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Heart Wall Defects

A nonsurgical, catheter closure of a defective opening in the wall of the heart’s atria using an occluder device. Image courtesy St. Jude Medical Co.

With intimately connected chambers, each with highly specific functions, hearts highly structured for coordinated, supportive roles in pumping blood. But in this way, unfortunately not all are created equal. Many people have slight to significant abnormalities in this anatomy, and most of these are present from birth. Often these differences in shape or competency of the heart’s partitions are mild and have no ill effects, while in other cases they compromise the heart’s ability to do its job, sometimes only becoming practically apparent later in life.

Most Common Heart Wall Abnormalities

The most common chamber wall defects are:

  • holes in the wall (or septum) between the heart’s two atria, the smaller upper chambers of the heart. This condition is called an atrial septal defect (or ASD) and is the result of a failure of the atrial tissue to develop properly in the fetus, and so is a congenital defect. A patent foramen ovale is a similar condition in which the atrial wall fails to close completely (a part of normal newborn development) after birth.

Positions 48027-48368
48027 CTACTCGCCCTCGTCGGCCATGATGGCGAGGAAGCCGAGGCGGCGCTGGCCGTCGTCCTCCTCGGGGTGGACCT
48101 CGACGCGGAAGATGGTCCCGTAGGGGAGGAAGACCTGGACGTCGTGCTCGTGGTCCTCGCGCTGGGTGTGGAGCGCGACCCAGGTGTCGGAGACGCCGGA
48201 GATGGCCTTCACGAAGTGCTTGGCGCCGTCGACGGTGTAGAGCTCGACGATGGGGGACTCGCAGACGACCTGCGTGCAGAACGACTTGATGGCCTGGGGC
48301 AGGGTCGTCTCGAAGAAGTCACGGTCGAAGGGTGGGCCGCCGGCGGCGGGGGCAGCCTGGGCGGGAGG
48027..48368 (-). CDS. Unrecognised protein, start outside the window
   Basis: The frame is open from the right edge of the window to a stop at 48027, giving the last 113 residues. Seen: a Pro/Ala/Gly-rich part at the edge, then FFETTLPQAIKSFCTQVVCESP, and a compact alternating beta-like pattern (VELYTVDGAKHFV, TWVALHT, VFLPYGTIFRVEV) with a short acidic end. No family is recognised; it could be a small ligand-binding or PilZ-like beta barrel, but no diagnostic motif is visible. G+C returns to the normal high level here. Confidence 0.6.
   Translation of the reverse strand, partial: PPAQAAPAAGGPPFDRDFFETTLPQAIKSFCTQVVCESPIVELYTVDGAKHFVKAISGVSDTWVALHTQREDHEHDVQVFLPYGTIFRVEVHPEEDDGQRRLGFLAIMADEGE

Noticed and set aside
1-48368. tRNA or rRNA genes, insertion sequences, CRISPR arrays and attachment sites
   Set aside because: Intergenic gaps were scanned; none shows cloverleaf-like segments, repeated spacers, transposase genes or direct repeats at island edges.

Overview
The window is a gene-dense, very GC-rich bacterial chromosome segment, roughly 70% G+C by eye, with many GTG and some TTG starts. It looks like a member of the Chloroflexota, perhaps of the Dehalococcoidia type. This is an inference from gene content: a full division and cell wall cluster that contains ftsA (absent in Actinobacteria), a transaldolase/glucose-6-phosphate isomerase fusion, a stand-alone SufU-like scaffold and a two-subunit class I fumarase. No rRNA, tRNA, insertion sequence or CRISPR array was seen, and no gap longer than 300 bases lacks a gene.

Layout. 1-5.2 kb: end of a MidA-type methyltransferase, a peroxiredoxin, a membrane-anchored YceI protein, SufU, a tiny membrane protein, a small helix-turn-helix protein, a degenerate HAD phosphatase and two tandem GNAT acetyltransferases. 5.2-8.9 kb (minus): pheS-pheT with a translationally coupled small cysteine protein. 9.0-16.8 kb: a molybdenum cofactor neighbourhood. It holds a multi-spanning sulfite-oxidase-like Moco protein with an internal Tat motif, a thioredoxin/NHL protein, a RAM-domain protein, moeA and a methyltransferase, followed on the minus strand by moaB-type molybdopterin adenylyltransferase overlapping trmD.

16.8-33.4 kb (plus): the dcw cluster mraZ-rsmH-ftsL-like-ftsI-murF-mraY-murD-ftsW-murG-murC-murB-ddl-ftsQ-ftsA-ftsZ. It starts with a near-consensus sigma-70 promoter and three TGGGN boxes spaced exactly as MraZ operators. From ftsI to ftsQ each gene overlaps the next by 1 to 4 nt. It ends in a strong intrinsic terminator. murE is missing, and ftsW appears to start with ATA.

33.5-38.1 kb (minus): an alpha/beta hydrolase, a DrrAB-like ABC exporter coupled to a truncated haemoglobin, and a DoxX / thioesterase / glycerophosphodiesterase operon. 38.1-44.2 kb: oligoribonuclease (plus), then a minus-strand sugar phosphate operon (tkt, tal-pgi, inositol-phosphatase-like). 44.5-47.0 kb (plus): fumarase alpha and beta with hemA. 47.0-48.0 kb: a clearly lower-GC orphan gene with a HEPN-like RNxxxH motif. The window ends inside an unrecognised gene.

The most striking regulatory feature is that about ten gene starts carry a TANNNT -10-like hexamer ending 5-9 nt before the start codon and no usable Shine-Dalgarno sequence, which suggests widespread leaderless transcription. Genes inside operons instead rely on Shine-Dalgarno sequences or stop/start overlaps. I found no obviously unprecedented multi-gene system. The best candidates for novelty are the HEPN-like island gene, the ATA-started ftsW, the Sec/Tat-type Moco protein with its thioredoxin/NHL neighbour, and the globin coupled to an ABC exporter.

• holes in the wall between the heart’s two ventricles, the larger lower chambers of the heart. This condition is call a ventricular septal defect (or VSD).

A good quarter or more of the population has one of these types of “holes in the heart.” Most are never aware of it and have no significant effects. But in some patients these defects are large enough to cause problems, including the risk of blood clots due to abnormal blood flow in the heart. This can bring danger of stroke. For such defects, Lourdes cardiologists can offer treatments, normally starting with conservative care first, through medications that prevent blood clots.

They can also offer the option of closing these holes in the interior heart wall with a nonsurgical catheter procedure. This intervention involves plugging the leaking hole with a mesh-like device, over which heart tissue can grow and close (see figure).

Other Stroke Prevention

Patients who suffer from atrial fibrillation (a rapid, uncontrolled heart rhythm) can develop clots due to pooling of blood in a normal feature of the heart called the atrial appendage. This small pouchlike outcropping of the left atrium many need to be sealed off with a device called the Watchman. Learn more.

In addition, the cardiothoracic surgery program at Lourdes offers open-heart surgery to correct heart wall defects when other more conservative or less-invasive steps are not adequate. The team uses the least invasive surgical access approaches whenever possible. Learm more.

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